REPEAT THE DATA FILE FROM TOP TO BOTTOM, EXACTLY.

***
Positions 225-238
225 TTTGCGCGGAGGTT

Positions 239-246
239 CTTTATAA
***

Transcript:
Positions 225-238
225 TTTGCGCGGAGGTT

Positions 239-246
239 CTTTATAA